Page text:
Nobleton Community Church
Palm Sunday March 24, 2024
Texts: John 12:12-19; Matthew 21:1-11; Mark 11:1-11; Luke 19:29-44
Pastor Paul V Lehmann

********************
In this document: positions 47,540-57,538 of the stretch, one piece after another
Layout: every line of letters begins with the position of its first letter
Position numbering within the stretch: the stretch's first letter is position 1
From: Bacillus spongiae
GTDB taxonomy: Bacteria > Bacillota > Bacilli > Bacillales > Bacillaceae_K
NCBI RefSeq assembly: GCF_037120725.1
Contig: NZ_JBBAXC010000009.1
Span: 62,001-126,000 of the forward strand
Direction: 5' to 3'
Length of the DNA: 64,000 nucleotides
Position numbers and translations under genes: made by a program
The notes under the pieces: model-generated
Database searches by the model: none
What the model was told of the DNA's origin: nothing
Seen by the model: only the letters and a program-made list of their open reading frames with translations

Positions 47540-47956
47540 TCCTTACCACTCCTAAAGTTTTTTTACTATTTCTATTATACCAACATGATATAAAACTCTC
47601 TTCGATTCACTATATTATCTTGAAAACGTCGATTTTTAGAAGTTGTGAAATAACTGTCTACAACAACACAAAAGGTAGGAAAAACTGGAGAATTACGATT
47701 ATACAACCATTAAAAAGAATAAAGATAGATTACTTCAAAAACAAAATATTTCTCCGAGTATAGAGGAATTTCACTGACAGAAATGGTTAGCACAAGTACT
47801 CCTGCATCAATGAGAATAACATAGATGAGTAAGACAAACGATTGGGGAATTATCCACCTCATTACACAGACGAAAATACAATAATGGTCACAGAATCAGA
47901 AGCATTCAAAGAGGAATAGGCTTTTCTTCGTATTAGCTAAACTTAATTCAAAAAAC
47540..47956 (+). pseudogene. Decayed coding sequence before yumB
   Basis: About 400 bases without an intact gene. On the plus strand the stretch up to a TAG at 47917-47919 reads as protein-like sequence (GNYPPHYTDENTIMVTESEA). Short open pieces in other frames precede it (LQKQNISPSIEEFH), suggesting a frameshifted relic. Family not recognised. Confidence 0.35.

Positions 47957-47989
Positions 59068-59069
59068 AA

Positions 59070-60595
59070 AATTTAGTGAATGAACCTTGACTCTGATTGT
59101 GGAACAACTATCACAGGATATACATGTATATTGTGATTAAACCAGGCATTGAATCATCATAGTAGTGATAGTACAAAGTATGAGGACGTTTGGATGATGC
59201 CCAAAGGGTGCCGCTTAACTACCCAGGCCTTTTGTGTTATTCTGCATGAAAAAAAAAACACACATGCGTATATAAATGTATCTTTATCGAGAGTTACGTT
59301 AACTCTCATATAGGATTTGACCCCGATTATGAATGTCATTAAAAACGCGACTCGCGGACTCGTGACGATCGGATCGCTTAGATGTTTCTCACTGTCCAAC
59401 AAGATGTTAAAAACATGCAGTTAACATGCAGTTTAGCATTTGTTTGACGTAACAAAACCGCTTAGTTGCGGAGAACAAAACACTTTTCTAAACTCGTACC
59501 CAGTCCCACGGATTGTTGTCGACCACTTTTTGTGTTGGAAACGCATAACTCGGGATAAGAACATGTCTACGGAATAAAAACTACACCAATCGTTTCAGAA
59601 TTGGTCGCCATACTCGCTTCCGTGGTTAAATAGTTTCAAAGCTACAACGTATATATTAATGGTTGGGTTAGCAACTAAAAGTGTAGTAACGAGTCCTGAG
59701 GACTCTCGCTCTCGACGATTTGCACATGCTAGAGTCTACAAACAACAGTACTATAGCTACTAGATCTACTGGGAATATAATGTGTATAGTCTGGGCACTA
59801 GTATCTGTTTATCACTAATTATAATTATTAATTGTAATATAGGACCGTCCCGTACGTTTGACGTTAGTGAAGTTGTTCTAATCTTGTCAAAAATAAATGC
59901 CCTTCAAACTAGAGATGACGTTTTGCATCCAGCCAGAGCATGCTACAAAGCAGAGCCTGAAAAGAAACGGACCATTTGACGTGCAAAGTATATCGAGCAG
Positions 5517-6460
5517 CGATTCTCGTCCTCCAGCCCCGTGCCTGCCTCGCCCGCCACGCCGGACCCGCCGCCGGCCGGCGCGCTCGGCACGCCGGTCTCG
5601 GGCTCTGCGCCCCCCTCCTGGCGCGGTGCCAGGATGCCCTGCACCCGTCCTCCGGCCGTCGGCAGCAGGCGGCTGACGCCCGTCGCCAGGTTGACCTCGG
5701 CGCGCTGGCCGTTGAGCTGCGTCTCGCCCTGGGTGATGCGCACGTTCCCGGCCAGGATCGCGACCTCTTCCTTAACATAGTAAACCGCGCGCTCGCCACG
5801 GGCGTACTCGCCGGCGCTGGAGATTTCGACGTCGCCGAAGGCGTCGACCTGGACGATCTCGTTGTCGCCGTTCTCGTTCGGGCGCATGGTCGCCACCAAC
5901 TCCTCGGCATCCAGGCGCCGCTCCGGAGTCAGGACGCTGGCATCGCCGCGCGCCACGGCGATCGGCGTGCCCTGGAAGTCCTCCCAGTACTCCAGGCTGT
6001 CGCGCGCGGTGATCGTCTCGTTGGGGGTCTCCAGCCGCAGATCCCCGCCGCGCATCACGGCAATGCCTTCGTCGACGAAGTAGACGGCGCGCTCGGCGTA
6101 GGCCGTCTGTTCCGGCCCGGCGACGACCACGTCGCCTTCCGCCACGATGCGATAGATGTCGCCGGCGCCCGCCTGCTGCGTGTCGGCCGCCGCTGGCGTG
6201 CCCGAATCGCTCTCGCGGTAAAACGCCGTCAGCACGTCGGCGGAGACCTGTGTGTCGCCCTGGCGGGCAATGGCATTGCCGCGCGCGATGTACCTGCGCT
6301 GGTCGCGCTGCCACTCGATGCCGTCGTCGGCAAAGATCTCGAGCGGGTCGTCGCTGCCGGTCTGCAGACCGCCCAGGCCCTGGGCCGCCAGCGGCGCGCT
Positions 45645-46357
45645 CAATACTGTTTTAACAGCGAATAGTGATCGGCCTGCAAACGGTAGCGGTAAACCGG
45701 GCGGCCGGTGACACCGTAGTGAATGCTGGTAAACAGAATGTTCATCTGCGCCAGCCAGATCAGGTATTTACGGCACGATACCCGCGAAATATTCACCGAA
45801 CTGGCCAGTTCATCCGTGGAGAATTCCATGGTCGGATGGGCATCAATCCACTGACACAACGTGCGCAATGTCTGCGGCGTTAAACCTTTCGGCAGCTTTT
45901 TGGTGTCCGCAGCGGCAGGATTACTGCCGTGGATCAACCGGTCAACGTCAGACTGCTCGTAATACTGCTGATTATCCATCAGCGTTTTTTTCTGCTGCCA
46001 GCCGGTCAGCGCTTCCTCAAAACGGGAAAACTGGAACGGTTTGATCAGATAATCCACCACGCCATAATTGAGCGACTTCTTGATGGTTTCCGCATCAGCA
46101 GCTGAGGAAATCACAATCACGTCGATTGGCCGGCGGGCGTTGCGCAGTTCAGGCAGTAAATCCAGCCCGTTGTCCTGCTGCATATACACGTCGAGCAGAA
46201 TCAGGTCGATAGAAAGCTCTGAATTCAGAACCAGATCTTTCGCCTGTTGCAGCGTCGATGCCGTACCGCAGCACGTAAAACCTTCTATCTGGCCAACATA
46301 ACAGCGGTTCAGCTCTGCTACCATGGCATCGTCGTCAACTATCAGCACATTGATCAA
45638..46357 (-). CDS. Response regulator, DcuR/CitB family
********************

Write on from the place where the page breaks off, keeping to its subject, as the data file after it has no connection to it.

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Some years ago, a book was written by Gene Smith, a noted American historian. The title was “When The Cheering Stopped.” It was the story of President Woodrow Wilson and the events leading up to and following WWI. When that war was over Wilson was an international hero. There was a great spirit of optimism abroad, and people actually believed that the last war had been fought and the world had been made safe for democracy. On his first visit to Paris after the war Wilson was greeted by cheering mobs. He was actually more popular than their own heroes. The same thing was true in England and Italy. In a Vienna hospital; a Red Cross worker had to tell the children that there would be no Christmas presents because of the war and the hard times. The children didn’t believe her. They said that President Wilson was coming and they knew that everything would be all right. The cheering lasted about a year. Then it gradually began to stop. It turned out that the political leaders in Europe were more concerned with their own agendas than they were a lasting peace. At home, Woodrow Wilson ran into opposition in the United States Senate, and his League of Nations was not ratified. Under the strain of it all the President’s health began to break. In the next election, his party was defeated. So it was that Woodrow Wilson, a man who barely a year or two earlier had been heralded as the new world Messiah, came to the end of his days a broken and defeated man.The cheering had stopped. This is a sad story in history, but not altogether unfamiliar. The ultimate reward for someone who tries to translate ideals into reality is apt to be frustration and defeat. There are some exceptions, of course, but not too many. It happened that way to Jesus. When Jesus emerged on the public scene and people saw his miracles, crowds followed him. It was hard for him to get away to be alone because people still went after him. He tried to avoid publicity during the early part of his ministry. But now in our scripture passage this morning, we see that it is time for him to allow the people the chance to recognize him as their King and Savior. He fulfilled the prophecy of Zechariah in chapter 9: verses 9 and the last part of 10; ”See, your king comes to you righteous and having salvation, gentle and riding on a donkey, on a colt, the foal of a donkey…He will proclaim peace to the nations. His rule will extend from sea to sea and from the River to the ends of the earth.” Why did he ride into Jerusalem on a young donkey? Why was Jesus accepting the homage reserved for a king? Why the palms, and acclaim? It was for only one reason. As Jesus begins the last week of His life He is giving the nation an opportunity to do what He knows only too well they would not do—accept Him as King. In spite of His rejection by the Jewish leaders, He now presents Himself to His people as the Messiah in exact and impressive fulfillment of prophecy. He had every right to kingship, seeing He was born a King, because He was a King before He was born. Eternal, immortal, invisible. (I Timothy 1:17) Jesus chose a time when all Israel would be gathered in Jerusalem. On this day we celebrate what we call “The Triumphant Entry.” However, was it really triumphant? He entered the city on a lowly donkey. Kings rode horses. Prophets or judges rode donkeys. Also his “attendants” didn’t ride in splendor either as would be expected for a King. It was a disorganized mob of humble folk that surrounded Him. Nevertheless, the people shouted and cried out Hosanna! Meaning Save us now!—Blessed is he that comes in the name of the Lord! They didn’t understand the nature of the messianic work that Jesus would perform, but they clearly understood Him to be a very special person upon whom the mantle of Messiah must have fallen. Their understanding was not complete because they were explaining to others who might not have known Jesus that He was a prophet from Nazareth in Galilee. (Matt. 21: 11)The people had the wrong idea about Jesus. They were sure he would be a national leader who would restore their nation to its former glory, and thus, they were deaf to the words of their prophets and blind to Jesus’ real mission. When it became apparent that Jesus was not going to fulfill their hopes, many people turned against him. The cheering did not last for long. There came a point when the tide began to turn against him. Earlier the Pharisees had been afraid to speak out for fear of the masses, but they began to perceive that the fickle public was turning on him. When they discovered that they could not discredit his moral character, they began to take more desperate measures. They planned to have him killed. In John 12, verses 9-11 just before our text for this morning, we see that the chief priests also made plans to kill Lazarus as well, because the people were trying to see him since Jesus had raised him from the dead. On account of this miracle many of the Jews were going over to Jesus and putting their faith in him. Now if this is true, why did the masses so radically turn against Jesus. The shouts of Hosanna turned to cries of “Crucify him.” I have believed for quite some time that it wasn’t necessarily the same people. Maybe it was, but I believe that as usual there were Galileans who supported him, and some didn’t, but mainly it was these supporters that came into Jerusalem with Him, and it was largely a Judean crowd, along with the chief priests and Pharisees that led them with the shouts to crucify him. Just like today, in most uprisings, there are leaders who stir up the crowd to yell whatever they want them to. (ATIFA—BLACK LIVES MATTER—AND THE ANTI-SAMETIC STUDENTS ON CAMPUSES ACROSS AMERICA) At any rate whoever was yelling to have him killed, the ones who were supporting him as their Messiah remained silent. Why this turn- around? What were the deeper root causes and underlying issues? In about five days it all fell apart. It was all in God’s plan of course, but why did the cheering stop? Jesus began to talk more and more about commitment. They probably began to see that he was not going to take control of the situation, and they remember things: like taking up their cross and following him. Maybe they thought if they supported him, they too would be killed. They weren’t ready to give up their lives for this “prophet” who didn’t seem like anyone strong enough to save them. In verse 25 he told them that the man who loves his life will lose it, while the man who hates his life in this world will keep it for eternal life. He also talked about serving and the fact that his Father will honor the one who serves Him.He also dared to suggest that all people are worth loving. They recalled that He had said that they were to love their enemies, not conquer them. No wonder he wasn’t going to overthrow the Roman Government. He seemed to be more interested in the proper way to worship, than bringing justice into their lives. In verse 28 a voice from heaven was heard declaring that the name of Jesus would be glorified. The people weren’t sure if it had thundered or an angel had spoken. They never imagined that it was God. Jesus said; “This voice was for your benefit, not mine. Now is the time for judgment on this world; now the prince of this world (Satan) will be driven out. But I, when I am lifted up from the earth, (on the cross) I will draw all men to myself. He said this to show the kind of death he was going to die. Jesus also told them that they were only going to have the “light” (Him) a little bit longer. Put your trust in the light while you have it so that you may become sons of light” The disciples saw how Jesus had led them into a deeper and better understanding of his truth. Stop now and think about the events in your life leading up to where you are now. How has God led you to this point? As you have grown older, you have undoubtedly looked back and have seen God’s involvement more clearly than you did at one time. Truly as Paul said in Romans 8:28, that “ in all things God works for the good of those who love him, who have been called according to his purpose. Verse 31 says;…”if God is for us, who can be against us?” God –“who did not spare His own Son, but gave him up for us all—how will he not also along with him, graciously give us all things? …Christ Jesus who died…who was raised to life —is at the right hand of God and is also interceding for us. Who shall separate us from the love of Christ? Shall trouble or hardship or persecution or famine or nakedness or danger or sword.? As it is written: “For your sake we face death all day long; we are considered as sheep to be slaughtered.” —No, in all these things we are more than conquerors through him who loved us. In verse 37 Paul goes on to say; For I am convinced that neither death nor life, neither angels nor demons, neither the present nor the future, nor any powers, neither height nor depth, nor anything else in all creation, will be able to separate us from the love of God that is in Christ Jesus our Lord. What a declaration! This was all recognized after the resurrection. After Pentecost. After the infilling of the Holy Spirit. After Paul was knocked down on the road to Damascus, on his way to persecute Christians. The Lord got a hold of him, empowered him with his Holy Spirit, and became the primary author of the New Testament and the key apostle to plant churches. The people flocked to Jesus because they had heard about his great miracle in raising Lazarus from the dead. Their adoration was short-lived and their commitment shallow and they did nothing to stop his crucifixion. (Actually, there wasn’t anything they could do—it was foreordained that Jesus had to die). We must remember though that devotion based only on curiosity or popularity fades quickly. Time and time again we see that happening today. People flock to services when they think that miracles are taking place there. Sometimes I believe these manifestations are valid, but other times they are false. We must be open to miracles, but also be committed to following Jesus even when we don’t see them happen. There is coming a day when the shouting won’t stop. There is coming a day when we will cry; “Behold He Comes, riding on the clouds—at the trumpet sound—so lift your voice it’s the year of Jubilee, out of Zion’s hill salvation comes” Every eye shall see him, and every knee will bow down and say He is Lord!”